Objective: The purpose of this study is to clarify the factors related to attitudes toward responses to a stress survey in the Stress Check Program, which is used to screen for workers with high psychosocial stress at the workplace.
Methods: An anonymous self-administered questionnaire survey was conducted on 1,800 regular staff member of a financial industry (valid response rate: 72.0%). The questionnaire items were the brief job stress questionnaire (BJSQ), the sense of coherence (SOC-13), the Japanese version of the Utrecht work engagement scale (UWES-J), attitudes toward responses to the stress survey, and the concerns of subjects regarding the stress check program.
Results: The stress in interpersonal relationships at the workplace in the BJSQ, “concerns about leaking results to the company”, “concerns about receiving persistent calls for an interview”, and “concerns about a disadvantageous treatment by the company” were positively related to ‘writing general truths’, whereas the support from the boss in the BJSQ and the subscales of SOC-13 were negatively related to ‘writing general truths’. The stress in interpersonal relationships at the workplace and “concerns about receiving persistent calls for an interview” were positively related to ‘writing falsehoods’, but the “dedication” in UWES-J was negatively related to ‘writing falsehoods’.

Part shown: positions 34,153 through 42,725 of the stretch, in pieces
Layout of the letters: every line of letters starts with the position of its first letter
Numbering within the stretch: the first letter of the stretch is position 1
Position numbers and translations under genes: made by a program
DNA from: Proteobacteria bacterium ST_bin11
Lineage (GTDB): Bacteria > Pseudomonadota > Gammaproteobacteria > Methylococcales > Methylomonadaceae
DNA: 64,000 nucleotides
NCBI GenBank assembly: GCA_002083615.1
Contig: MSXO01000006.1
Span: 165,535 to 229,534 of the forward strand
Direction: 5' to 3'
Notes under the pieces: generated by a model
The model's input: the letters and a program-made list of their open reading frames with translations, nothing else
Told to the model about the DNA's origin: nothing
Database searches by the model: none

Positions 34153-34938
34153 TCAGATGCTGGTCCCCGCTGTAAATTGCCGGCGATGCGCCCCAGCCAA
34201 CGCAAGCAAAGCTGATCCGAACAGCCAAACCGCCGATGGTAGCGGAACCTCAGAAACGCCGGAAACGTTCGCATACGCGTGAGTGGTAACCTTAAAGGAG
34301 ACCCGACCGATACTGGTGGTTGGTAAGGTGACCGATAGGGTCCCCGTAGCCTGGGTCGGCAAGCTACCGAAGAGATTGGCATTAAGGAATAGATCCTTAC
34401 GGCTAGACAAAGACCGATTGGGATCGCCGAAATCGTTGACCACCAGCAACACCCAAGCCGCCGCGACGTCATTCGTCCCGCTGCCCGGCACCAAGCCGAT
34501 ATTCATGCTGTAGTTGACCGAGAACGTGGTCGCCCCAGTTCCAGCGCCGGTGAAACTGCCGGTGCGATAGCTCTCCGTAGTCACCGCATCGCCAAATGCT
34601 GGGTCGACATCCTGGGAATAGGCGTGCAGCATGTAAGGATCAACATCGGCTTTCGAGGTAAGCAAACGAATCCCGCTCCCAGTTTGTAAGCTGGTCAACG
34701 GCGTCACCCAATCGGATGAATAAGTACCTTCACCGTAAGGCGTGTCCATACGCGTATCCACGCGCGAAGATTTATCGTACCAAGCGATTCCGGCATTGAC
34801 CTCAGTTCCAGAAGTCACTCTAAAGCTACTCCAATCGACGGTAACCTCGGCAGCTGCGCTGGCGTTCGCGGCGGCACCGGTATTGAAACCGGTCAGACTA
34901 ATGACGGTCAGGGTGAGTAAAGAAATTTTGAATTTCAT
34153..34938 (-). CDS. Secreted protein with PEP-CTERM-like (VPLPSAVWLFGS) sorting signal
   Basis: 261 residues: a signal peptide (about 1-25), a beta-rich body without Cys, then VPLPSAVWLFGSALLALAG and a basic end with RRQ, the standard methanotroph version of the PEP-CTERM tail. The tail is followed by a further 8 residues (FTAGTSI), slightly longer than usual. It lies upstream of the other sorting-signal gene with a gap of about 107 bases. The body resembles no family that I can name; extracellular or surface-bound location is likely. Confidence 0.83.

Conclusions: To obtain authentic answers in the stress survey, it is important (1) to smooth relationships at the workplace, (2) to devise operation systems such as an interview guidance, and (3) to provide support that enhances the ability of workers to cope with stress and work engagement.